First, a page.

What did you do on a day-to-day basis in your position?

 Did you interact with other people and customers often, or were you more independent and “behind-the-scenes?”

 Did you have a leadership role? If not, were you good at following the directions and instructions of your leader?

 What software and hardware programs did you use?

 What are the “shining moments” that you were the proudest of in your previous role?

 What was your greatest challenge in your old job, and how did you overcome it?

 Did you ever take an innovative approach to a complicated problem, and find a solution?

 

As you speak with your employee and learn more about them and their past role, you’re sure to pick up on the transferable skills that they have.

How To Make These Transferable Skills Come To Life

Even after you’ve taken the time to learn more about your employee’s transferable skills, you need to do more than just write them down and talk to your employee about them – you need to show them how their new career is bringing their transferable skills to life.

You can do this by relating their previous skills to their new role. You can make your employee feel confident with their new responsibilities by showing how their most-developed transferable skills can be used in their new position – and giving them concrete examples.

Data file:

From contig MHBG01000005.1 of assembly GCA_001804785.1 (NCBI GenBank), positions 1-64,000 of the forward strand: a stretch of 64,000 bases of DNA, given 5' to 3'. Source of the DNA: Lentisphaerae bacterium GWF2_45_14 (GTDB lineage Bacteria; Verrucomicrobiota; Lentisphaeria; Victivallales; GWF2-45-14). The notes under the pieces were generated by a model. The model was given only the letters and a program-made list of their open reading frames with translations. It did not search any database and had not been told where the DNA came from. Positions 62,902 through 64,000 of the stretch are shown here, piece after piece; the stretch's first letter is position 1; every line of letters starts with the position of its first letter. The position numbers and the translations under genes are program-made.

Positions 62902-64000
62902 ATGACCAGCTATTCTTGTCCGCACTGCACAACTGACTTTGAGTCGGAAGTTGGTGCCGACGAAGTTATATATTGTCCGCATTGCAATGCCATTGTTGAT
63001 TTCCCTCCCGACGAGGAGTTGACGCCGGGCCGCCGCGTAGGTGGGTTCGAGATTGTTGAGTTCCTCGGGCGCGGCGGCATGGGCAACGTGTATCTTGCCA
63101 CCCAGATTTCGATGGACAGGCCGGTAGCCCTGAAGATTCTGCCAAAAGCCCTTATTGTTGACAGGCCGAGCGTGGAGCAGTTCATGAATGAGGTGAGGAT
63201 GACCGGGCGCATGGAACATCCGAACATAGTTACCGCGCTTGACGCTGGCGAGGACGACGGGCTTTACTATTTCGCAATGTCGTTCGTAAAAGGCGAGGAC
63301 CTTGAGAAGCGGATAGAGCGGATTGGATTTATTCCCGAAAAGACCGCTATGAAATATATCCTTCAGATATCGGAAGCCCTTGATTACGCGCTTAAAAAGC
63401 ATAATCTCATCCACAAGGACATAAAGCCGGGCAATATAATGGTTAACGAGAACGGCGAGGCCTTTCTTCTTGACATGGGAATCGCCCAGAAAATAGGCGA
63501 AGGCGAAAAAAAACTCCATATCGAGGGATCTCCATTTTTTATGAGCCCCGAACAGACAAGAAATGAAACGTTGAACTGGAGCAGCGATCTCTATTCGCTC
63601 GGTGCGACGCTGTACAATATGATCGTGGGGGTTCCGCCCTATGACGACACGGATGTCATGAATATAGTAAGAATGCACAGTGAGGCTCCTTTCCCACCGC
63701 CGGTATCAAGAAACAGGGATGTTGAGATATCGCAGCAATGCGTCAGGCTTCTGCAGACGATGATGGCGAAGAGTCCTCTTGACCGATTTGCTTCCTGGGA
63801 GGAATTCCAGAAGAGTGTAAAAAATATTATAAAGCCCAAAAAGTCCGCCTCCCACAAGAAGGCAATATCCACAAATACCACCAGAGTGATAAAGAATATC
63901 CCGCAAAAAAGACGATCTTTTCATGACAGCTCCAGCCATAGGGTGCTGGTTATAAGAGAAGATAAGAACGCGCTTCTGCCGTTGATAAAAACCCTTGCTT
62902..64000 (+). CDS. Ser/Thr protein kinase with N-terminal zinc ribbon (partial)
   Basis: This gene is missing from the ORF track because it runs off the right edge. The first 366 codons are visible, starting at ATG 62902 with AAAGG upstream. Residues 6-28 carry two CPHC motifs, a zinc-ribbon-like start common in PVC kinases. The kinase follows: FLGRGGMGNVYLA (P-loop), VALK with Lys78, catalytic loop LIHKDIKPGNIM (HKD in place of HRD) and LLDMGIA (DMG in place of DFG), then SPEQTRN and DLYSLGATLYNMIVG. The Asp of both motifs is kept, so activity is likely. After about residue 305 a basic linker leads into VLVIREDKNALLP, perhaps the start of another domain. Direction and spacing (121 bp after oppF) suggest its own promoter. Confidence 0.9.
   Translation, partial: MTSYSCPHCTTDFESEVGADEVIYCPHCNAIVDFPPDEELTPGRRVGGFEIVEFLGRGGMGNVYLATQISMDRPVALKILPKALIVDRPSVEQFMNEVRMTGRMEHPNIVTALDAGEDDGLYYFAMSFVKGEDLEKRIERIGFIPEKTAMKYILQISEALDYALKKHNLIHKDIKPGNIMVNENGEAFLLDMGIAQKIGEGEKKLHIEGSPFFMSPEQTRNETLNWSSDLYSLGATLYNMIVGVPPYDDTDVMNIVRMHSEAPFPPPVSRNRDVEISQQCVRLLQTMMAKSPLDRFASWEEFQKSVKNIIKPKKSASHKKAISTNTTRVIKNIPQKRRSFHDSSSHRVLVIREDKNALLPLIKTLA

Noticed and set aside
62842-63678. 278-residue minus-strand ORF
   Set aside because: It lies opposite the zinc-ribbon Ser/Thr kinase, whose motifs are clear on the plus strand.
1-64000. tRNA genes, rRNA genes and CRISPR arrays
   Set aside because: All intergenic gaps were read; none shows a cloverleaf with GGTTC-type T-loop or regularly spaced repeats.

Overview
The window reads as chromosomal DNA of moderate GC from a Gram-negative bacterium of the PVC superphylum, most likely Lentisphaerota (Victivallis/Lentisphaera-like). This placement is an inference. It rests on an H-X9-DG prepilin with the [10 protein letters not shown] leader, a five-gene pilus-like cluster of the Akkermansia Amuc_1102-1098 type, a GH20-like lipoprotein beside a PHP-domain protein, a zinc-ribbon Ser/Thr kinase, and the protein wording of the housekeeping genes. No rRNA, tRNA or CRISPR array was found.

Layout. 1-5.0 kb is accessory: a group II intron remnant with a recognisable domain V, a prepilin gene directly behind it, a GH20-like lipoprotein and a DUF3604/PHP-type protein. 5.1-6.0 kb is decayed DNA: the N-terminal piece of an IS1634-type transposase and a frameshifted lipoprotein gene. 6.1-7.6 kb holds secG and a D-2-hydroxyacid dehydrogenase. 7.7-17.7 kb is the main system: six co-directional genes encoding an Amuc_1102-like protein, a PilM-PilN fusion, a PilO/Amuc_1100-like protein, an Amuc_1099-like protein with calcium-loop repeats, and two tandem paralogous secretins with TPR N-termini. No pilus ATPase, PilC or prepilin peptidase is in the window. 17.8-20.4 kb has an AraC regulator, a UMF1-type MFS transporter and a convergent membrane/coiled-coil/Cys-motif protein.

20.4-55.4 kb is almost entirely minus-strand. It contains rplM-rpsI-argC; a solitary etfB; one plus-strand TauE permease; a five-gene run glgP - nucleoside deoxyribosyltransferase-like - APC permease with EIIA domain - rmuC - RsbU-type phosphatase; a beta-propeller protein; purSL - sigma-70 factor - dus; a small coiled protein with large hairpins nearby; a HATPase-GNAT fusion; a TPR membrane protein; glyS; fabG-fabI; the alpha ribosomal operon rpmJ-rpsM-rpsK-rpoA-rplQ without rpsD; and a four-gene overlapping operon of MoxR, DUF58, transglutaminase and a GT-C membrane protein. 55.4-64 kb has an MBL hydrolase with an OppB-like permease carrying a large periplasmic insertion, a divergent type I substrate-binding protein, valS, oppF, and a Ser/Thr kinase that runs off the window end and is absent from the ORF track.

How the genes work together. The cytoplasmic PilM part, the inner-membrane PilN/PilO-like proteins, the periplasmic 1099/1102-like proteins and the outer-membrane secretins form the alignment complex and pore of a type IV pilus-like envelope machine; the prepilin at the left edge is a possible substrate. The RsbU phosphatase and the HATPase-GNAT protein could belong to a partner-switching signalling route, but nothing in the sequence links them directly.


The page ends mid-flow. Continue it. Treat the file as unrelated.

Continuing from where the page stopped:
If an employee used to work in sales and is now in a client-facing role – like customer service – you can emphasize how they can use the communication skills they developed in sales to excel in their new position.

 If an employee used to work as an assistant for someone else, and has moved to a management role, you can point out how their organization and dependability skills have transferred to their new role.

 If an employee used to work in research and spent time analyzing and researching data for content, and has moved into a position where they are responsible for creating content, they can use the analytical skills they developed to easily discover new pieces of content to create.

By using these examples, you can show your employee that they have the skills they need to excel – even if their responsibilities have changed. And if your employee shows a desire to grow their skills even further, you may be able to take other steps – like offering them the ability to continue their education in a community college, online school, or even through internal corporate training.

If you’ve been thinking about joining an HR association, but you’re not sure that it’s right for you, we would encourage you to take the time to explore the associations near you, such as the San Diego SHRM, or other local HR associations. Anyone studying human resources management should consider HR associations to be a valuable personal and professional tool – so start exploring your options today, and learn more.

This post was written in partnership with Ashford University, who offers 80+ degree programs, including a Bachelor’s in Human Resources and a Master in Human Resources. Visit their website to learn more.